Remember when going to the store felt like taking one’s life into one’s washed-until-chapped hands, way back this time last year? There we were, alone with the limitations of our pandemic liquor cabinets as severe stir-craziness set in — Americans drank a lot more over the last year, and given good ol’ American ingenuity, things were bound to get weird. It was a time to make do, and make drinks, with what we had. Things remain uncertain, interminably, still … so, cheers!?

The following four cocktails — while most definitely not any kind of masterworks of mixology — came of COVID-19 invention for me, and they all will come along into the After Times (knock frantically on wood) as some little liquid silver linings. As for now, it seems that we could all still use a drink.

Seattle chefs and bartenders share their pandemic cocktail recipes

The Grape Ape

Does grape juice belong in a cocktail? Turns out, yes (thanks, pandemic!?). This one’s modular, with the vodka-tonic version representing the possibly too-easy-drinking end of the spectrum, while the gin option offers more complexity as the botanicals take on a strangely sylvan flavor (call it The Grape Sasquatch).

  • 1 part grape juice
  • 1 part tonic or bubbly water
  • Glug of vodka or gin (your choice, volumewise)
  • Lime wedge

Combine in a tall glass with lots of ice and give it a stir, then squeeze the lime over the top and drop it in. If you’re going the gin route, want to be fancy and have rosemary, stick a sprig in; if you’ve less fancily ordered grape-flavored Red Vines off Amazon because you got curious, you’ll find they’re not as grapelicious as you’d hoped, but that if you bite off both ends, they make a swell straw for a Grape Ape. Also, Kedem is the best brand of grape juice known to humankind (in Seattle supermarkets, look for it near the matzo).

The Montreal

Deep in the winter of our pandemic discontent, splurging on a very pricey bottle of sweet vermouth for use in Manhattans seemed like the right thing to do. This backfired when the sweet vermouth tasted like ye olde scented candle shoppe. But, pandemic — one couldn’t just go wantonly to the store to replace sweet vermouth too good for one’s sweet-vermouth palate with much worse sweet vermouth. This was the hack for that.

  • 2 parts bourbon or rye
  • 1 part high-end/highly botanical sweet vermouth
  • 1 drizzle maple syrup (just a little, unless you like it quite sweet)
  • Dash of orange bitters (or aromatic, if that’s what you’ve got, or none, if not)

Combine in shaker or mixing glass, then stir vigorously to incorporate maple syrup; add ice, stir less vigorously, and strain into a pretty vintage coupe glass (or a random mug … whatever). Garnish with an orange twist — citrus plays nicely here — or a cherry, if you’d rather. Also, one splurge no one will ever regret: the magic that is Woodinville Whiskey’s barrel-aged maple syrup, vastly embettering any pandemic one pancake at a time.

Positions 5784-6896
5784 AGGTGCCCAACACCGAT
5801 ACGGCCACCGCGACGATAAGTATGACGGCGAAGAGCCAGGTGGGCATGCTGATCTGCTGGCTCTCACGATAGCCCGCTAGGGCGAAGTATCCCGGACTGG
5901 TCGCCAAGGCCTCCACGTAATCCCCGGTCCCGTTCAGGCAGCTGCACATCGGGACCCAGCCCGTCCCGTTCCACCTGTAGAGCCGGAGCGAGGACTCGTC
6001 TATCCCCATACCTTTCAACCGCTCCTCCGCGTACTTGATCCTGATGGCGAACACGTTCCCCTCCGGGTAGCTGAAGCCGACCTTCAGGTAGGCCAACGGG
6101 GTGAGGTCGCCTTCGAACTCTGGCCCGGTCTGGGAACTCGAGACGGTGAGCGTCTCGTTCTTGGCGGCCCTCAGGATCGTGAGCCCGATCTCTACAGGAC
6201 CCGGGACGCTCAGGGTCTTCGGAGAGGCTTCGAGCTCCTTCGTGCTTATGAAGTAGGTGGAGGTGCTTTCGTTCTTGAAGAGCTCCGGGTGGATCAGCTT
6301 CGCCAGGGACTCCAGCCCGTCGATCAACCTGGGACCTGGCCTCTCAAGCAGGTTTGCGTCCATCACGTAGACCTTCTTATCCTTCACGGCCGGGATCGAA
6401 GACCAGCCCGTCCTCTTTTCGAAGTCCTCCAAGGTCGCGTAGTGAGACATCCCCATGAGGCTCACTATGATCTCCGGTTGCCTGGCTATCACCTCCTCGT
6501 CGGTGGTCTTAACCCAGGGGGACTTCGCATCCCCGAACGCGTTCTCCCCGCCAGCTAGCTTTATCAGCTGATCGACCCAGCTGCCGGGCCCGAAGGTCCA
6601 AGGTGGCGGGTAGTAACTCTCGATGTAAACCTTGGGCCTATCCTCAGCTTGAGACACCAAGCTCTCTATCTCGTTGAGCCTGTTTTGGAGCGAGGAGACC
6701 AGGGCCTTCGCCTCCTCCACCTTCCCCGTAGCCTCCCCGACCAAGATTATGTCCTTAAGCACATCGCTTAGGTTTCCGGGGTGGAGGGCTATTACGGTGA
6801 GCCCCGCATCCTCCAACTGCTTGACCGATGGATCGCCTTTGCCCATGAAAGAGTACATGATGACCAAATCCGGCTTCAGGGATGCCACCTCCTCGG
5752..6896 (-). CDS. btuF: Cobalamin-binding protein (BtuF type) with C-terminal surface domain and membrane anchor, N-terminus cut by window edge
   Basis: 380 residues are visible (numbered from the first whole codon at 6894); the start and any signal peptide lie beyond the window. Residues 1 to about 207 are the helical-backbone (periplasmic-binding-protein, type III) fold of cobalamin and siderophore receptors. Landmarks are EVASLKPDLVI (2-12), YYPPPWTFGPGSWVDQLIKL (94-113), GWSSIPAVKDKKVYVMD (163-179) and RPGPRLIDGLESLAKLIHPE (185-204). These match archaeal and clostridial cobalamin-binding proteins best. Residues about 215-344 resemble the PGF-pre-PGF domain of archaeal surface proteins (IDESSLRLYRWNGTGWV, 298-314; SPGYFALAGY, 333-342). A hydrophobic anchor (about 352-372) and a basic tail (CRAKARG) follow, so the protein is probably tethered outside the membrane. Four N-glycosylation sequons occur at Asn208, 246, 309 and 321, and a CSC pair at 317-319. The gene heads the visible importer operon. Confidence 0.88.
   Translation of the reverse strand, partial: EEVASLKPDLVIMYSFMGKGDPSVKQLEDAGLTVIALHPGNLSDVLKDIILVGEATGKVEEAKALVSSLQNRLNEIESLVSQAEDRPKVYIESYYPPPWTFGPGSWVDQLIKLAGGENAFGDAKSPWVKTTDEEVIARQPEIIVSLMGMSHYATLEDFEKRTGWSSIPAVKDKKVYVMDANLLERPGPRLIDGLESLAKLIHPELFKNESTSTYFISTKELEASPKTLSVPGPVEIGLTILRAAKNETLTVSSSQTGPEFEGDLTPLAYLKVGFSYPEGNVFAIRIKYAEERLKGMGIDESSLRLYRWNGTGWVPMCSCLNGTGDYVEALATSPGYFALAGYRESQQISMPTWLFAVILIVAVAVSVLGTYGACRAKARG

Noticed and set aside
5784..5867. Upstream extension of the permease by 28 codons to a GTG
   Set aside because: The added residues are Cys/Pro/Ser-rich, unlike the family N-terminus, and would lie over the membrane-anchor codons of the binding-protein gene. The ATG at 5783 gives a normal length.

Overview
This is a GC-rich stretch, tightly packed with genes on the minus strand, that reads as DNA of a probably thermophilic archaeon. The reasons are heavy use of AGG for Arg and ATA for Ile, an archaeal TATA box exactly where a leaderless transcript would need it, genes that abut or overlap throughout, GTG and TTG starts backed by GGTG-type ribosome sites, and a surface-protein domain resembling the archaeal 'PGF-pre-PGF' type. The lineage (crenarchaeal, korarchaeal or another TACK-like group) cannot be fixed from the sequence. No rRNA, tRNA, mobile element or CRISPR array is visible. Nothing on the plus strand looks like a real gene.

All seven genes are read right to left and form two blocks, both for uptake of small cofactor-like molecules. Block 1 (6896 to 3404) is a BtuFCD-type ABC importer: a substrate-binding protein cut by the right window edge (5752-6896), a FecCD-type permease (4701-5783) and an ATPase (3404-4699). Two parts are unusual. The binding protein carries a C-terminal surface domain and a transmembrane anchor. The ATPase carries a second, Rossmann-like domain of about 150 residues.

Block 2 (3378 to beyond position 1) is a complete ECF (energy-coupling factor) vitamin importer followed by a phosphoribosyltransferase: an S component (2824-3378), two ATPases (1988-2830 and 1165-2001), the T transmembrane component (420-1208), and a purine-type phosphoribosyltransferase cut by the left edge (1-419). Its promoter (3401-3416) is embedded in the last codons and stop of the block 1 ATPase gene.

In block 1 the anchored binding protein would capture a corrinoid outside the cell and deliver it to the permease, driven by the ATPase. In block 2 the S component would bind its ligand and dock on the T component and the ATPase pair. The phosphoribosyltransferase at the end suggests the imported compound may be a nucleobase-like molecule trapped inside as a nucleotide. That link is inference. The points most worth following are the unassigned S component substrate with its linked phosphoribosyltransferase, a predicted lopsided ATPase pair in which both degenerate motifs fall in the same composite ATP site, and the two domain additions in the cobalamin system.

The Penultimate Word

It snowed! It snowed a bunch that pandemic winter, which was so, so wonderful. Then marvelous people on Facebook guided me to the greatness that is hot cocoa with green chartreuse (RECOMMENDED). Given leftover chartreuse and no more snow, why not make The Last Word? But due to a run on The Grape Sasquatch, there was no gin. Vodka, then. And no maraschino liqueur. How about juice from a fancy jar of cherries? This came out a very pretty color and also really good.

  • 2 parts vodka
  • 1 part green chartreuse
  • 1 part lime juice
  • 1 part juice from a fancy jar of cherries

Combine in shaker or mixing glass with ice, then shake or stir until nicely chilled. Strain into drinking vessel of choice and garnish with a cherry and/or a thin wheel of lime. And yes, chartreuse is expensive! Recommended replacement from an actual professional bartender via Facebook: Dolin Génépy.

The COVID-19 Spritzer

My friend Moira and I kept our Dinner at a Movie film-plus-food-criticism series going during the pandemic by getting takeout and watching movies remotely together, and the obvious beverage takeout-accompaniment kept seeming to be sparkling wine. Bubbles go with “The Talented Mr. Ripley,” with the miracle of movie theater popcorn at home, with any/every rom-com and with all things French. And bubbles go with nearly any/every other drink, too.

  • Last inch or two of pretty much any cocktail
  • Sparkling wine

Pour the latter into the former and enjoy! This one’s especially good with a Manhattan, Montreal or another strong-drink base. (And who knows where it originated, but one method of supposedly keeping an opened bottle of sparkling wine bubbly overnight in the fridge is to dangle a teaspoon, handle down, in its mouth. Do not Google this — it’s fun, and we need all the fun we can get from here on out!)